"This place is amazing, but it didn't happen by accident. We have to remind ourselves that the work we do matters on a much deeper level."
What does it take to see the work we do at SAS as more than a source of income? It's about looking beyond the day-to-day tactical items of a to-do list, and connecting to the significant contributions SAS makes to the world.
Early in his career, Jared Peterson had a conversation that changed his perspective on work. "My mentor once explained that as soon as I realised the only thing I'm working for is a paycheck, it will be time to find somewhere else to work." But that isn't the only valuable advice Jared has received over the years.
"Other mentors have reminded me that as soon as I realise I'm the smartest person in the room, it's time to find a new room," said Jared. "But at SAS I'll never be the smartest person in the room. Everybody that works here is bright and could likely work somewhere else if they wanted, but we don’t, because we are solving problems that matter. We are in the middle of the artificial intelligence revolution. A revolution some compare to the likes of the technological revolution. As [employees of] a 40-year-old software company with a rich history, it's so cool that we get to be a part of it."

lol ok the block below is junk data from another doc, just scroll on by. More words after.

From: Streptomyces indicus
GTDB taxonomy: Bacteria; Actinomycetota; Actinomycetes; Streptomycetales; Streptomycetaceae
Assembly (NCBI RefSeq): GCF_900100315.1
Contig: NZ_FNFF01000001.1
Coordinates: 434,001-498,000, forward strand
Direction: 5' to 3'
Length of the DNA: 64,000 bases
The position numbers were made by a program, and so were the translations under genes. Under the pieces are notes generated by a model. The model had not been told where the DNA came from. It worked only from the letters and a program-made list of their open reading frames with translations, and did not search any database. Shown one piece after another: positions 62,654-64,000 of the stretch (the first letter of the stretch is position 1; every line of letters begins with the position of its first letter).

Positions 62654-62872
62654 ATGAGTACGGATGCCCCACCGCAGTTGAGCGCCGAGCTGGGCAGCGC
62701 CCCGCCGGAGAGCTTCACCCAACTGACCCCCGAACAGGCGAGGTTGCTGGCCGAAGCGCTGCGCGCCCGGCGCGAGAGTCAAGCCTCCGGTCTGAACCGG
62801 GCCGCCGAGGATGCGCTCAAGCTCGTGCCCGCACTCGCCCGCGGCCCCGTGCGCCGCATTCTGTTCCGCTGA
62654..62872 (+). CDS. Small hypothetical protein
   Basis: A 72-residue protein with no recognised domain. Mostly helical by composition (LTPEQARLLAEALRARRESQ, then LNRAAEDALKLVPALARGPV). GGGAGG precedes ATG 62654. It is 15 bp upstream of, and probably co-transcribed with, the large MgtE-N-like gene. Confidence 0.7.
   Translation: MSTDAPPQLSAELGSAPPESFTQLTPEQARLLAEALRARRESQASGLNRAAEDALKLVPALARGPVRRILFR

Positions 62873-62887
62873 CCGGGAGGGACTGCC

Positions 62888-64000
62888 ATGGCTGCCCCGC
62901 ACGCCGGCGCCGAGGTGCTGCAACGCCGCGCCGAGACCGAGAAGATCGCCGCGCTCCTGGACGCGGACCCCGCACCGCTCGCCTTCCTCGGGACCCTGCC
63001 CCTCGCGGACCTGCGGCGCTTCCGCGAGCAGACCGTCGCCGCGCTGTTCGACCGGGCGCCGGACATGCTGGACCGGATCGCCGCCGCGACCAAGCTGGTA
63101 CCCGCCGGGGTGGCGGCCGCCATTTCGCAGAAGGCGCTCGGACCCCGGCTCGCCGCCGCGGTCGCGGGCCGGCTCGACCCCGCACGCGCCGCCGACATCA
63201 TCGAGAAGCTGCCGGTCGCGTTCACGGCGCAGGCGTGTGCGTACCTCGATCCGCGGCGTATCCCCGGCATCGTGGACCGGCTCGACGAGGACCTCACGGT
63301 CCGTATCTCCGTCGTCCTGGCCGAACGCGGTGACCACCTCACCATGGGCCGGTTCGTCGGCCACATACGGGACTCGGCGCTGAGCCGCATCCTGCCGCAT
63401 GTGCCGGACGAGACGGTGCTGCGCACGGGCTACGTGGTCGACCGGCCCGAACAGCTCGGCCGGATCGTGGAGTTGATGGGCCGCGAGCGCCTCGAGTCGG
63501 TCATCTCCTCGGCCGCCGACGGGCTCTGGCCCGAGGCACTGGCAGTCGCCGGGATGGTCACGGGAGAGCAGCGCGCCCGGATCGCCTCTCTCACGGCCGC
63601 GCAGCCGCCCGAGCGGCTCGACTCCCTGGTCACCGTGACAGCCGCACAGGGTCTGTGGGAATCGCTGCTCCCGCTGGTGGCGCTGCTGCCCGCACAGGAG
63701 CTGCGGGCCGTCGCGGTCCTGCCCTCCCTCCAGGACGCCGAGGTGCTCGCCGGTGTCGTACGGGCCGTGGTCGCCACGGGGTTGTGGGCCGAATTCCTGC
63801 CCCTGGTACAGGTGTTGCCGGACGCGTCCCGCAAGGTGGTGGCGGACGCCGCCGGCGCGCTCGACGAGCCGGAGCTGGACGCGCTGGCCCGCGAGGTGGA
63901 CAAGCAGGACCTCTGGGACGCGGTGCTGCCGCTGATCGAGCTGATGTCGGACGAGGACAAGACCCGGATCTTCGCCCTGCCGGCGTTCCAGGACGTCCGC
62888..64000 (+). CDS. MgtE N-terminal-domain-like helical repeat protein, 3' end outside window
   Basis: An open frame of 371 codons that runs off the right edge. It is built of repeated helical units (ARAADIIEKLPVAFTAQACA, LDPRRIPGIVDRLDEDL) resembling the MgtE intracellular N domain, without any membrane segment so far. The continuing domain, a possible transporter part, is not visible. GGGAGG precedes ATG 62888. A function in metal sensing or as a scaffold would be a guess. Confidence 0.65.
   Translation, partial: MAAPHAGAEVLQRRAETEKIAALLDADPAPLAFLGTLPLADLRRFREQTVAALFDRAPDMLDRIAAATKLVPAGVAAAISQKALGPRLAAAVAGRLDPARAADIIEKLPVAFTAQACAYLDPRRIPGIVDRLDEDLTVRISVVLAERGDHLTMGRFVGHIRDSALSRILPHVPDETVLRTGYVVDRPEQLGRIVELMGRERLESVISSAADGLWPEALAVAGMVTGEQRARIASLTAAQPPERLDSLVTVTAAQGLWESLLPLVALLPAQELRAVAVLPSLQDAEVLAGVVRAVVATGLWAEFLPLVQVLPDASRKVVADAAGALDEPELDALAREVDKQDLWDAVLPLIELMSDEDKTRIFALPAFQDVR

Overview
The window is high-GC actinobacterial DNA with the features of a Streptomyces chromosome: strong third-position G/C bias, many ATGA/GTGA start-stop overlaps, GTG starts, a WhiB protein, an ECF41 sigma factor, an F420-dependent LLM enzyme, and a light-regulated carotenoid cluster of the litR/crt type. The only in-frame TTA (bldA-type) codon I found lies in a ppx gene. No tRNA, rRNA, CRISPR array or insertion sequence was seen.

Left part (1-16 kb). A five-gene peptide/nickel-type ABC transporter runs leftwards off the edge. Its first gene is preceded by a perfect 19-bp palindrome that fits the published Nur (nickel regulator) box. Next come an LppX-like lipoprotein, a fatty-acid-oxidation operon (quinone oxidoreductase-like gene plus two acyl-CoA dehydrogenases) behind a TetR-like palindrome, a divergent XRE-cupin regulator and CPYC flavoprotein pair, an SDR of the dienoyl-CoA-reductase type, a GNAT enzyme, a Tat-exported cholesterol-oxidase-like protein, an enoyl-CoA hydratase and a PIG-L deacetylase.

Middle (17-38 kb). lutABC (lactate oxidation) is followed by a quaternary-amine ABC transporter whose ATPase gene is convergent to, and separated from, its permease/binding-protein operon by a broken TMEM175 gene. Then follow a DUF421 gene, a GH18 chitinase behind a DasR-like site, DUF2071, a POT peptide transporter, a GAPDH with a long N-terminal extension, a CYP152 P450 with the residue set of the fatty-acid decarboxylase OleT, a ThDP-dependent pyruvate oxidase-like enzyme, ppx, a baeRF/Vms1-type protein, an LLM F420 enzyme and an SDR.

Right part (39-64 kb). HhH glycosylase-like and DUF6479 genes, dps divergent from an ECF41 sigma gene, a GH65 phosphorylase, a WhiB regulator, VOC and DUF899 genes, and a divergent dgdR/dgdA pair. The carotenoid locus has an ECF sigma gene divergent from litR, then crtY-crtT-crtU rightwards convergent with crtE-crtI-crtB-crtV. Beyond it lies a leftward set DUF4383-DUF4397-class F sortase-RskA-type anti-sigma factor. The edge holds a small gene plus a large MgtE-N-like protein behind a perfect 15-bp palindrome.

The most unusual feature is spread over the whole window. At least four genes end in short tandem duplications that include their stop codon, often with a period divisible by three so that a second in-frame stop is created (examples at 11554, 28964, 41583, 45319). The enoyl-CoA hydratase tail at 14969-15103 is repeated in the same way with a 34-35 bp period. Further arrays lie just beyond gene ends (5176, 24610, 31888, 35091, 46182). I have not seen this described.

While some of the problems we’re solving are technical in nature, others aren't. Jared has experienced this firsthand through the medical professionals at the SAS Health Care Centre, who occupy sainthood status in the Peterson household.
In 2017, Jared experienced a major health scare, which gave him a front-row seat to the power of medical image processing. SAS® software wasn't part of his specific diagnosis, but medical image processing is a SAS specialty. It was a powerful moment for Jared to recognise the magnitude of his colleagues’ work in his own life.
"We all have to keep our eyes open and remember that SAS is not a traditional or standard workplace," said Jared, who explained he'd previously worked in organisations where there was a constant uncertainty if the lights would be on or if paychecks would be received.
"This place is amazing, but it didn't happen by accident,” he added. “We have to remind ourselves that the work we do matters on a much deeper level, so that we can preserve it for the health of our families, our community, our customers and our society."